What is Acreodi? It’s a name used by Prothero et al. for Cetacea+Mesonychia. Cete = Cetacea+Mesonychidae+ Hapalodectidae+Triisodontinae.
A key result:
“…mesonychians are autapomorphic in the position of the paraconid. This derived feature is present and retained throughout the entire mesonychian clade and apparently did not undergo any reversals. Thus, although mesonychians (Mesonychidae and Hapalodectidae) may be the sister taxon to the cetaceans, they are too derived dentally to have been ancestral to cetaceans.” (!!)O’Leary then describes the results of the eigenshape analysis. Nice diagrams. The diagrams actually make it quite clear what’s being done (mapping of progressive tooth shape changes along two morphological axes). The “basic” shapes are the least evolved and the teeth gradually change as they become more derived. Pretty simple.
O’Leary devotes a few paragraphs to toothwear patterns. Basically, the teeth of archaeocetes don’t show the same toothwear patterns as mesonychids. Relatively unworn teeth show some minor similarities; heavily worn molars show markedly different toothwear patterns. Here’s an example of what can be learned from this analysis (end of the toothwear section):
“The mesonychian chewing mechanism involved more crushing and possibly a component of mediolateral movement especially in late stages of wear. The chewing mechanism of archaic cetaceans involved heavy shearing and almost exclusively orthal motions, even in advanced stages of wear.”I am constantly impressed with how much can be learned from fossils.
To the DISCUSSION:
I’m going to summarize the main points:
1. Mesonychia is monophyletic (Hapalodectidae+Mesonychidae, excluding Andrewsarchus)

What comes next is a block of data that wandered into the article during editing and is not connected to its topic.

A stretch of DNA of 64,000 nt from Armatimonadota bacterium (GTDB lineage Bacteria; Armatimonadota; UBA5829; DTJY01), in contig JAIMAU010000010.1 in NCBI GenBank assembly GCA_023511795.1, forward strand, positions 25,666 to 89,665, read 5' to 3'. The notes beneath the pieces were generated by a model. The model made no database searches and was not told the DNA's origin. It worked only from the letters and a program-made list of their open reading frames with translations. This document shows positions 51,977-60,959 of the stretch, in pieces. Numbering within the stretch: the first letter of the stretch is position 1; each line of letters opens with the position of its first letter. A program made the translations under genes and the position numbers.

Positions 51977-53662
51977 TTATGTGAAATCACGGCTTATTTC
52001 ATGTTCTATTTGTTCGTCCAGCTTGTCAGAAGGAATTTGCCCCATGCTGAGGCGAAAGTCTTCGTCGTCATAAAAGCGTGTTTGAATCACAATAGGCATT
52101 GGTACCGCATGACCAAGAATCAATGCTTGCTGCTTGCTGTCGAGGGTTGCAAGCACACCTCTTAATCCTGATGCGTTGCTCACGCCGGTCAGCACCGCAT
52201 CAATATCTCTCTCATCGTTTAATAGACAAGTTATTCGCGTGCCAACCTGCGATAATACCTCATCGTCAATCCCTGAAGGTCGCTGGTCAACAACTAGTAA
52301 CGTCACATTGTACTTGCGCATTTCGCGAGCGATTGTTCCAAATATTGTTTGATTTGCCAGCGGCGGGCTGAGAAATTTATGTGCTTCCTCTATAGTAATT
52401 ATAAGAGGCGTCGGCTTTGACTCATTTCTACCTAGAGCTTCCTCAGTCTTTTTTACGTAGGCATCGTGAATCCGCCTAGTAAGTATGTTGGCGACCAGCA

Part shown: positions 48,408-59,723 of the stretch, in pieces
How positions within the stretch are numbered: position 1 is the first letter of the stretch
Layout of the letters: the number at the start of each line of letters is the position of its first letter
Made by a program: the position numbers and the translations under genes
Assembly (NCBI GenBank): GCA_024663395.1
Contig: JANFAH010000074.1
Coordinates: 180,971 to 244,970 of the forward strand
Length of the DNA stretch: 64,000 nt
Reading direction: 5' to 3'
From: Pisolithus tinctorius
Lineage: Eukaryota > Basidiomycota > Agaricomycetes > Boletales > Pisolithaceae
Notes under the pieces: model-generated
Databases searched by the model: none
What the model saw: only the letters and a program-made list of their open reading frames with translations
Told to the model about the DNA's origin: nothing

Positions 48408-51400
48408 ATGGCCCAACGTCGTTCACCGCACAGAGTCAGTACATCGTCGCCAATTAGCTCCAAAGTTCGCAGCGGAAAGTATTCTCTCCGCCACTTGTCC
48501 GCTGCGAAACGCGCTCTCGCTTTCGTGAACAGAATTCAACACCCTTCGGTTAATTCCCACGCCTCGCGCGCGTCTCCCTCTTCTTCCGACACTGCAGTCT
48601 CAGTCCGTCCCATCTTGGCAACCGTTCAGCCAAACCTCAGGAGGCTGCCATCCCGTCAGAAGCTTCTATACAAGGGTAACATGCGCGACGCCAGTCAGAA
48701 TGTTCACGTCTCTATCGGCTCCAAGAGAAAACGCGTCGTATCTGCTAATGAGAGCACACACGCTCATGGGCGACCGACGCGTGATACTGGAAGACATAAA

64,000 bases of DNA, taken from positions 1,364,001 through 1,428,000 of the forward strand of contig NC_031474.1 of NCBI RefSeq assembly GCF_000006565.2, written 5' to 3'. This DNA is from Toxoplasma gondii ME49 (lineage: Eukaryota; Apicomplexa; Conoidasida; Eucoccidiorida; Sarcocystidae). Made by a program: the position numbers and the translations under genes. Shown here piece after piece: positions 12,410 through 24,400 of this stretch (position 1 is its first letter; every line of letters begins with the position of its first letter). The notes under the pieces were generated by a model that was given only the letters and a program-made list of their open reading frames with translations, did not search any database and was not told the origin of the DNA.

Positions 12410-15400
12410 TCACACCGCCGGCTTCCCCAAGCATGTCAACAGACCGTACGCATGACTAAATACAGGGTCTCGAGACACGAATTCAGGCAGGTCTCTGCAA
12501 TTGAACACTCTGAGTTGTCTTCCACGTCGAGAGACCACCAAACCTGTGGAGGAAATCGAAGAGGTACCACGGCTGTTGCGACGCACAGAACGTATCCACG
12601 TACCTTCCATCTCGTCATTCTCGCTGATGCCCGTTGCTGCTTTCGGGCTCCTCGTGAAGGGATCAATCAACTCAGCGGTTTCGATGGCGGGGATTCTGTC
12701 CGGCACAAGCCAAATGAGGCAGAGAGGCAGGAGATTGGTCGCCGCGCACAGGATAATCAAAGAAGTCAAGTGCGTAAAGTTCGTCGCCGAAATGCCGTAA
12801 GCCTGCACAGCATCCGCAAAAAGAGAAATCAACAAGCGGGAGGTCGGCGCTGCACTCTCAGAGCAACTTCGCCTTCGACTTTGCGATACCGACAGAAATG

2. Nalacetus (remember what I said in Chapter 1) is the most primitive known cetacean. (!!)
3. Cetacea + Mesonychia = clade Acreodi, sister taxon Microclaenodon. Andrewsarchus and Diacodexis are somewhat removed from Acreodi.
4. Discussion of how more specimens, particularly Pakicetus and Nalacetus clarified the position of mesonychians, i.e. sister taxon, not ancestral. Here’s a prediction (for those that think evolution doesn’t make predictions):
“This phylogenetic analysis predicts that the common ancestor of cetaceans and mesonychians had a relatively primitive molar trigonid with a lingually positioned paraconid, similar to the triisodontine condition.” (Now they’ll have to go look for it.)5. In certain cases, convergent evolution has led to similarly shaped teeth, but the mechanisms which formed the similarly shaped teeth can be discerned and are clearly different.
6. Toothwear patterns show divergence of chewing styles.
7. The new mesonychian tooth from Pakistan potentially offers further insight into “the internal structure of clade Cete”.
So, has anything been resolved here? Yes, apparently: mesonychians are not ancestral to Cetacea. Much further on, we’ll found out if there’s a synthesis afoot.
But not before considering the immense Chapter 6:
“Relationships of Cetacea to Terrestrial Ungulates and the Evolution of Cranial Vasculature in Cete”
which has some really interesting anatomical information about whales that I never knew before.
This page was last updated September 1, 2001.